“Oh for shame, how the mortals put the blame on us gods, for they say evils come from us, but it is they, rather, who by their own recklessness win sorrow beyond what is given,” (1.32-34) is a simple quote reminding us the entities in charge of all characters in the poem The Odyssey – the gods. Hubris, or excessive human pride, is most detested by the gods and likewise is most punishable by them. The Odyssey is a story about Odysseus and Telemachus, two heroes who throughout their adventures meet new people and face death many times. Telemachus goes to find his father after he learns from Athena that he is still alive. The two meet, and Odysseus attempts to go back to Ithaca after he was lost at sea, and on his way there becomes one of the most heroic characters in literature as we know it. Like all heroic characters, Odysseus began to display hubris as he learned how true of a hero he was. James Wyatt Cook, a historian and an expert on The Odyssey, wrote about how hubris can affect the characters that display it. He says, “Because Homer’s Odyssey is essentially comic, that episode [opened wind bag destroys ship] is only one of a series of setbacks Odysseus experiences before reaching his home in Ithaca and recovering his former kingdom and his family. Such, however, is not the case for those who display hubris with tragic outcomes.” (Cook 1) Initially, Odysseus learns about Aias who died as a cause of the excessive pride he portrays. Proteus warns Odysseus when he says, “…and Aias would have escaped doom, though Athena hated him, had he not gone widely mad and tossed outa word of defiance; for he said that in despite of the gods he escaped the great gulf of the sea, and Poseidon heard him…...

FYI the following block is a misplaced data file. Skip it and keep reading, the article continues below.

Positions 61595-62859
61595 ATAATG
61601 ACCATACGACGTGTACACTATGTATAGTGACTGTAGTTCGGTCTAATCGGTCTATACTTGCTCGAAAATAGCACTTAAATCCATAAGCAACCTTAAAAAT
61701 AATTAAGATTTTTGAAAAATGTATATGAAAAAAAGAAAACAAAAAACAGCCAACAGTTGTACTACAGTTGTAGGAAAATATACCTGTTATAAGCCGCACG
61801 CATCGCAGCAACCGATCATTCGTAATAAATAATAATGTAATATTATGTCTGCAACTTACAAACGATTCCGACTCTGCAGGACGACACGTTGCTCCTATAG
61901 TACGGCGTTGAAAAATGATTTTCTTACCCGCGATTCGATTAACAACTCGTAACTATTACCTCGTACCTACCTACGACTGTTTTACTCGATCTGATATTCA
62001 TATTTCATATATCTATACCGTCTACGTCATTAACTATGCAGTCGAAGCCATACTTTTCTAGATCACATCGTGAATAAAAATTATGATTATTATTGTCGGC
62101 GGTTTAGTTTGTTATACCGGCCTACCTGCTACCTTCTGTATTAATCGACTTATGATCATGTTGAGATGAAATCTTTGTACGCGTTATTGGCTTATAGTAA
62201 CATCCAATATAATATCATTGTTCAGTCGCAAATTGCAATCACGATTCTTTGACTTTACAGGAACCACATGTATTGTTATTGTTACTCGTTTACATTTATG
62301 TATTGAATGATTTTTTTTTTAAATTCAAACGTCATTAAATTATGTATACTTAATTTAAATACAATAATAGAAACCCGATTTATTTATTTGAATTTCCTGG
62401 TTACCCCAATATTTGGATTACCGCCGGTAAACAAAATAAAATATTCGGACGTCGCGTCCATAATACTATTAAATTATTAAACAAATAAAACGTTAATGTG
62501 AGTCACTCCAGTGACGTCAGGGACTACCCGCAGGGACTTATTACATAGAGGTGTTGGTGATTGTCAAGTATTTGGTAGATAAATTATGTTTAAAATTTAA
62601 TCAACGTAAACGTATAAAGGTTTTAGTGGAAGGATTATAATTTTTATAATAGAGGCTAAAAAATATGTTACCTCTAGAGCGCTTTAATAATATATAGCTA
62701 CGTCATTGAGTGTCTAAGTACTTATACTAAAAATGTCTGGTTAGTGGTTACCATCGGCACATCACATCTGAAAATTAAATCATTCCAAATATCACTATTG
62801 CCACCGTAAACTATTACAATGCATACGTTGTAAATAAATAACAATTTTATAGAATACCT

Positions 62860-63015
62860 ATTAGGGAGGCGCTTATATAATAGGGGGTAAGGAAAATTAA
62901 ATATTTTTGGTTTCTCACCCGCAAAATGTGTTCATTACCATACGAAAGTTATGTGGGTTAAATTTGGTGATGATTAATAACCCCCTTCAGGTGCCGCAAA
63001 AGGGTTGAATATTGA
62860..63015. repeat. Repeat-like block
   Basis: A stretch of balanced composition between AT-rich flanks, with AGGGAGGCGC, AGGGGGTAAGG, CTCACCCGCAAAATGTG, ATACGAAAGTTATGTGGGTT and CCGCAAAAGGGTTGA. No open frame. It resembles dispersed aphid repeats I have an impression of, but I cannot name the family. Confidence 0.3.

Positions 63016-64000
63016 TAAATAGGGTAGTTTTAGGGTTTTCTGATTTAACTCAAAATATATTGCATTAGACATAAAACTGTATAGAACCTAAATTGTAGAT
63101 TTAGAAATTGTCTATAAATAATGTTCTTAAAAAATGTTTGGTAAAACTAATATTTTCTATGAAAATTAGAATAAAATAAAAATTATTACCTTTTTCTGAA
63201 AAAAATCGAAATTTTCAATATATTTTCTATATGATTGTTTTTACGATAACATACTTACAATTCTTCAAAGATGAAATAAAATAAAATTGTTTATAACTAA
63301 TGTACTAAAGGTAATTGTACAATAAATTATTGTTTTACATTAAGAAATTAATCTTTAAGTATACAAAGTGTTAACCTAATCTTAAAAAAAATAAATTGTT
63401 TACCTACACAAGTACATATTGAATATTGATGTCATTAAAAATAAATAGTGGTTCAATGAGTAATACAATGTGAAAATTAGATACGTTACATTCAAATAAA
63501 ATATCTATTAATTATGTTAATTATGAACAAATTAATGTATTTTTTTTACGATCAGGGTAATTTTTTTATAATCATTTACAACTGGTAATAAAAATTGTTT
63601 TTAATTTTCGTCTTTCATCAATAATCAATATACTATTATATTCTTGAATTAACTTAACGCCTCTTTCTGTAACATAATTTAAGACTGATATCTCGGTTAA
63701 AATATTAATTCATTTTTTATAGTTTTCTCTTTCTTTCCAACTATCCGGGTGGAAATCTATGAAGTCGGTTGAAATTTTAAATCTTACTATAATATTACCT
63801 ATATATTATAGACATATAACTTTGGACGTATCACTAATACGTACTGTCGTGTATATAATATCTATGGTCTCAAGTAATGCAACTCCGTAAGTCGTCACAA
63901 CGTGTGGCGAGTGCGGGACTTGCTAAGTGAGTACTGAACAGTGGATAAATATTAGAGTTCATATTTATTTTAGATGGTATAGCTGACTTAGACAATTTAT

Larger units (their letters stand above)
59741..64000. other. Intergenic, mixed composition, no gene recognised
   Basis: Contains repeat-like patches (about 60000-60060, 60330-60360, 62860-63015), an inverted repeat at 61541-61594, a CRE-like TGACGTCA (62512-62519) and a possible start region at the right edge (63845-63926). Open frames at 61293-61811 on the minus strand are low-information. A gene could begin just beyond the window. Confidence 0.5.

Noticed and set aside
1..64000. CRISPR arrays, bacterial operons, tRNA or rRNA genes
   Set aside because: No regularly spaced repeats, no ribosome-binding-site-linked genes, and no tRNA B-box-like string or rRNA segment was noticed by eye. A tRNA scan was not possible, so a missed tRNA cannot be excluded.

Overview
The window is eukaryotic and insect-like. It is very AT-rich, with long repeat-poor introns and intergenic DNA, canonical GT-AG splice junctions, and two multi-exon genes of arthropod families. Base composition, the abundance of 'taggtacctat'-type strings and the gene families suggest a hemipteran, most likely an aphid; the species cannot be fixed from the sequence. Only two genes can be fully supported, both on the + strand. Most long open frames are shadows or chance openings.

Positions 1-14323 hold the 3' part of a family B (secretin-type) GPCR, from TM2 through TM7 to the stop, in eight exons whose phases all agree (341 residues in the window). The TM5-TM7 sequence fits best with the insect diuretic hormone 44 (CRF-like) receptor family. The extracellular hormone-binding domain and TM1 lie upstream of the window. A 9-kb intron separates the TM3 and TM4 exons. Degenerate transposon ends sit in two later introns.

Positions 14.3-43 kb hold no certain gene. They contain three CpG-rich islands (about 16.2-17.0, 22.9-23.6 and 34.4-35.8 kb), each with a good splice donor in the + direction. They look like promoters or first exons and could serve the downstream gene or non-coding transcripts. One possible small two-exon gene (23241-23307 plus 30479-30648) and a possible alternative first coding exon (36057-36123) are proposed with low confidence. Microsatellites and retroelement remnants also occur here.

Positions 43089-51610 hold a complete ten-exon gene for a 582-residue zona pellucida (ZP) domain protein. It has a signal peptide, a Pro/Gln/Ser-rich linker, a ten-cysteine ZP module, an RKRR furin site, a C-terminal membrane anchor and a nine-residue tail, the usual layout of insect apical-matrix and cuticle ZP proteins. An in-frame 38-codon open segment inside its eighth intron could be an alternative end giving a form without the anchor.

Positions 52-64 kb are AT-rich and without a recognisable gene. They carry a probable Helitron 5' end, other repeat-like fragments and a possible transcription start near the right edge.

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...s throne. Odysseus, even today, is considered a modern day hero; the adventures he experienced on his way to Ithaca were portrayed in unlike any other literature piece. However, like most heroes, Odysseus’ flaw was his hubristic attitude towards the gods, particularly in the beginning of Homer’s Odyssey. Some actions, especially against Poseidon, caused his trip to be delayed, but he eventually made it home, and will forever be with Penelope, like it was meant to be since the beginning, for the gods spared his life despite his acts of hubris.
"“hubris.” Encyclopedia of Ancient Literature. James Wyatt Cook. New York: Facts on File, 2008. 331. Facts on File Library of World Literature: Literary Movements. Gale Virtual Reference Library. Web. 05 March 2014.
Homer, and Richmond Lattimore. The Odyssey of Homer. New York: Harper & Row, 1967. Print.
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